The state housing finance agencies expected to receive federal funding through President Obama's recently announced market-stabilization program are, like everybody else, learning the program's details as they come.
Last Friday, Obama told an audience in Las Vegas that the $1.5 billion program will ‘allow housing finance agencies in the places hardest hit by the housing crisis find innovative ways to help homeowners stay afloat, and empower local agencies that know these communities best.’
According to a fact sheet published on the White House's Web site, the funding, which was earmarked for housing under the Emergency Economic Stabilization Act of 2008 (EESA), will go toward housing agencies in states where home prices have dropped by 20% or more since their peak – Nevada, Arizona, Florida, California and Michigan.
The Treasury Department, using a formula based on states' home-price declines and unemployment levels, will announce maximum state-level allocations in the next two weeks, as well as parameters around how the agencies may use the funds. The agencies will then have to submit program designs for Treasury approval.
The administration's fact sheet notes that programs for unemployed borrowers, underwater borrowers and second liens are examples of programs that would be considered for eligibility.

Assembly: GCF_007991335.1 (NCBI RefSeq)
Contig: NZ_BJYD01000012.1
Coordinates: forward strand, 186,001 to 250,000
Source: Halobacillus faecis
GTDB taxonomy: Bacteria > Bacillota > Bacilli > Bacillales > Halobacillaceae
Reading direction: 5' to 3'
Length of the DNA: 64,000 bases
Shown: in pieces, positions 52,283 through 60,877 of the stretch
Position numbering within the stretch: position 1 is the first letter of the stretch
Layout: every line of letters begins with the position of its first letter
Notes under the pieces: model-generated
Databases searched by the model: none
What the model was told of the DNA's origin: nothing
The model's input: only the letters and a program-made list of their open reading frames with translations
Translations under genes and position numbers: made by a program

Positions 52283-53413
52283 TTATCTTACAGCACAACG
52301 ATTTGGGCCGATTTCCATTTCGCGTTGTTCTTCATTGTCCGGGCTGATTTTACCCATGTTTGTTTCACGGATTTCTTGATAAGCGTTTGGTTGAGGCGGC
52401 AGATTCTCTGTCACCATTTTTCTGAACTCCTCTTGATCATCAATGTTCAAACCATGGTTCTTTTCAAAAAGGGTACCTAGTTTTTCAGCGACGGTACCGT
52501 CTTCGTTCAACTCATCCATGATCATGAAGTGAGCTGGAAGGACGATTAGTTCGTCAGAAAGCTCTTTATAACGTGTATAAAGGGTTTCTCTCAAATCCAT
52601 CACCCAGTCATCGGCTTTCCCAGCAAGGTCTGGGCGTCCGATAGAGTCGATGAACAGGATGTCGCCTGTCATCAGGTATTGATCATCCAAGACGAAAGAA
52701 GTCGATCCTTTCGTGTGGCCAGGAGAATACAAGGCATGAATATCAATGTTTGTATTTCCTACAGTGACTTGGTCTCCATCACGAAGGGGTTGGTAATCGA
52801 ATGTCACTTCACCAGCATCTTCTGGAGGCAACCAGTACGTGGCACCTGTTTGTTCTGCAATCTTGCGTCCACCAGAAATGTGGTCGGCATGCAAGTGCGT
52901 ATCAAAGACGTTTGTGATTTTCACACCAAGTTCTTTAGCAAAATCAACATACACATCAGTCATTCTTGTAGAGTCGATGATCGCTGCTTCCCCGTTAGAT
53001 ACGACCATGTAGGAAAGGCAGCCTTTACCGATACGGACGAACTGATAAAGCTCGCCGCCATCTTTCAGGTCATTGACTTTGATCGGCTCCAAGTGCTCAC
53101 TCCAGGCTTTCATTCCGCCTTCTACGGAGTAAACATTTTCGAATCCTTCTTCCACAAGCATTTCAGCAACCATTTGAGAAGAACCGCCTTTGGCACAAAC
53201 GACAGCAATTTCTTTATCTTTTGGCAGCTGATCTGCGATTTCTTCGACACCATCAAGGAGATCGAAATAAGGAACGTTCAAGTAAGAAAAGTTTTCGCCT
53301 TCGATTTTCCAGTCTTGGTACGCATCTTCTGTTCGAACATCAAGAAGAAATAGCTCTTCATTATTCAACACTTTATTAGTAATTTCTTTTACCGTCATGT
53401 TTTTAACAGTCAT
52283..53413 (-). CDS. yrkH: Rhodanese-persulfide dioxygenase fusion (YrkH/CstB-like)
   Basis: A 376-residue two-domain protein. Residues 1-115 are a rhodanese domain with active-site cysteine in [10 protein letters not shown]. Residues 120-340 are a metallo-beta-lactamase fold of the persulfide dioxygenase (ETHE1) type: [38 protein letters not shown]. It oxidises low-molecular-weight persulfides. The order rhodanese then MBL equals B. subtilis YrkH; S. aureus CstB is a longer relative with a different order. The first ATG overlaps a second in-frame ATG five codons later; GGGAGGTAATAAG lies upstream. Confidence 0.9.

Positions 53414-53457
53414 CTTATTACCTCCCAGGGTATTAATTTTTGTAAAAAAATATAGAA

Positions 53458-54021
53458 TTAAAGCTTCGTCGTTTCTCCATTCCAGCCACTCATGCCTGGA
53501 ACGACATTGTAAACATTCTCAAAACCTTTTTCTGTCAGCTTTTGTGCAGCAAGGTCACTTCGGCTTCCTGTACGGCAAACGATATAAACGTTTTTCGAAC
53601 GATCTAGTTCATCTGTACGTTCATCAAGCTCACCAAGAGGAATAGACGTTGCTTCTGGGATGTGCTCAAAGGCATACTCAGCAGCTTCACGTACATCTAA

Evan Gerberding, a spokesperson for the California Housing Finance Agency, says the organization is awaiting more information on how much money it will receive before announcing possible program designs.
‘We're anxious to get that information but we're told we may not know for two weeks exactly what our allocation will be,’ she tells MortgageOrb. ‘Once we have some idea of what the allocation is, then we can develop programs, and we'll move quickly once we know how much of that $1.5 billion we'll be getting.’
Kristina Fretwell, legislative liaison for the Arizona Department of Housing, notes that the program will ‘be all new for us.’ The department has, nonetheless, been discussing with various groups alternative foreclosure-prevention strategies.
‘We have a number of groups here, including the Arizona Foreclosure Prevention Task Force, that we've been working with – kind of brainstorming with – because we know the federal program's not really hitting the nail on the head,’ Fretwell says in regard to the Home Affordable Modification Program.
Although details on the program are scarce, several observers, including New York's superintendent of banks, Richard Neiman, say putting the program design in the hands of local entities is a move in the right direction.
‘Several states have already demonstrated innovative leadership by creating emergency mortgage assistance programs to prevent foreclosures that stem from temporary unemployment,’ Neiman wrote in an e-mail response to BusinessWeek.
Andrew Jakabovics and David Abromowitz, housing policy analysts at the Center for American Progress, suggest the funds could go toward mediation programs, negotiating principal reductions and/or shared-equity approaches to homeownership.